'The tree was decorated, the cards were hung. Lights twinkled, dancing merrily and bright.' It's Christmas Eve, and father and daughter are all prepared for Santa's visit. Suddenly, out of nowhere, an old oak door appears in the living room. But this is no ordinary door. It's large and laying flat on the floor. Father pushes and pulls and tries to open it but it just doesn't budge. Both are wondering what it's for and why it's there when the young girl grasps the handle and the door flies open! Eight reindeer clambered up and out and are ushered into the family's backyard. What - or who - else might be hiding there? And what is the meaning behind the door?
This tale is a great read aloud addition to Christmas story time. Part rhyme, part prose, early readers will have fun discovering the rhyming phrases and the alliteration included on some of the pages. The colourful, cartoon-like images by Paul Nash are a vivid compliment to the text, with a big red Santa and an even bigger, green tree decorated with baubles, tinsel and a star. The message of family and bringing joy to others at special times like Christmas is a universal one, and will resonate with all who sit together to read this charming story - especially on Christmas Eve!
Find out more about Penny Macoun
This book is self published and was released on October 4, 2022.
For ages 3 - 5
Thanks to Romi Sharp and Books On Tour PR & Marketing for access to the book images.
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Bin Chicken and the Christmas Turkey by Kate & Jol Temple. Ill. by Ronojoy Ghosh.
Ibis (affectionately known as Bin Chicken) has had enough of the noise and crowds of the city at Christmas. ‘Bah humbug! Not this again!’ she grumbles. ‘I can’t find my dinner with that racket below – shoppers and carols and all that ho-ho!’ Even the pigeon is wearing a Santa hat! She decides to gather her chicks and head to the beach. But what she doesn’t realise is that many other Australians have exactly the same idea, and when they arrive there are lots of children creating a very loud hullabaloo!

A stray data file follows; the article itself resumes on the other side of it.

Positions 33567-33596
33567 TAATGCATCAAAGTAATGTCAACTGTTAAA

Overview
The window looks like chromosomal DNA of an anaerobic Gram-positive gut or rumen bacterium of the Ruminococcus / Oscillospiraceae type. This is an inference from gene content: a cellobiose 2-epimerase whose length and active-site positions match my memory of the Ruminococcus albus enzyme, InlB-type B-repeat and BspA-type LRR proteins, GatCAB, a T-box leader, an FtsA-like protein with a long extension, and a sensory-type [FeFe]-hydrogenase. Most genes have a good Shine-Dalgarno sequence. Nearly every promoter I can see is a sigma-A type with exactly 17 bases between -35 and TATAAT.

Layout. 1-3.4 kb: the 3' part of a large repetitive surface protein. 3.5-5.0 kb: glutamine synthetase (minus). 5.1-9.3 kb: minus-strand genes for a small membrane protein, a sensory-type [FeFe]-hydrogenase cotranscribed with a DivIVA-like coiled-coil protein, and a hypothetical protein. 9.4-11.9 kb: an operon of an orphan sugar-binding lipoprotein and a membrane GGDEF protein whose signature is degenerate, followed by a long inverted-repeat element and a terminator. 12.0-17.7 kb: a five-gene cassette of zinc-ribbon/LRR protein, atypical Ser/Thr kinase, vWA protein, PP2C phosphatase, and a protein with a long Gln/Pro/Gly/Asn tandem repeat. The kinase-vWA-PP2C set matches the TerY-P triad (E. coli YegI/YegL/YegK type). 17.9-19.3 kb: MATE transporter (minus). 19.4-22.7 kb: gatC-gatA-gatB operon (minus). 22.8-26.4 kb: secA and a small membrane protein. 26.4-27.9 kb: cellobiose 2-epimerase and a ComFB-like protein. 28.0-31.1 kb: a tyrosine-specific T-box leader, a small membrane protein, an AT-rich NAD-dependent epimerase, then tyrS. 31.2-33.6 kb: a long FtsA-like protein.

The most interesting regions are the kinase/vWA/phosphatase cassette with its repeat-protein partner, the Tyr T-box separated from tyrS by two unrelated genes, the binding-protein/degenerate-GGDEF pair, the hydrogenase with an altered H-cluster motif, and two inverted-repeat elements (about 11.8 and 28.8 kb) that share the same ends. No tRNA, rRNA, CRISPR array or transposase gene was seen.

Out from the shadows of the scrub steps a bush turkey, who knows exactly where to get some yummy food. They wait till the children have left for the beach with their ‘. . . boogie boards, beach towels and inflatable toys!’, and ever so quietly (watch out for the dog!) make their way inside the house, where they find a treasure trove of delectable Christmas delights. They poke their noses into everything – including some of the carefully wrapped presents – which is when their plan begins to unravel. They start pulling on the Christmas cracker from opposite ends and BOOOM! Oh no! This wakes the dog, sends the turkey into uncontrolled flight, and bird poo and feathers begin flying around as the Christmas tree tumbles. They manage to escape and luckily for Ibis, the bush turkey knows that if they wait just one more day, there will be tons of Boxing Day leftovers!
This is another hilarious addition to Kate and Jol Temple’s Bin Chicken stories. The talented duo brilliantly captures the frenetic pace and noise of the holiday season in a city, and the feeling of wanting to get away from it all and head to the coast. The appearance of the bush turkey adds more humour with his ‘in the know’ information about how to get inside the house and start sampling the Christmas Day feast. It is the perfect slap stick companion for the Ibis and the chaos that ensues. The bit about ‘Bird poo flying around!’ will definitely be a winner with readers. The language is also very relatable with words like ‘servo’, ‘hotdog franks’ and ‘boogie boards’ making it very clear that this is an Aussie Christmas. The illustrations are a joy, with the bright colours and attention to detail a delight. Readers will notice something new each time they turn a page from the Christmas baubles and credit cards on the opening spread, the wonderful snaking lights of the highway, the old-fashioned television, and the last double page spread of a game of beach cricket. Plus there’s a sneaky little mouse who pops up on almost every page as well! My two absolute favourite details are the hats – Bin Chicken’s tuna tin and Bush Turkey’s crash helmet fit each creature’s personality perfectly!
Supporting teaching themes could include Christmas, celebrations, birds, the Ibis, the bush turkey, hats, summer, beach life, friendship and resilience.
Find out more about Kate and Jol Temple
Find out more about Ronojoy Ghosh
Published by Scholastic Australia Pty Ltd.
Highly recommended for ages 3 - 7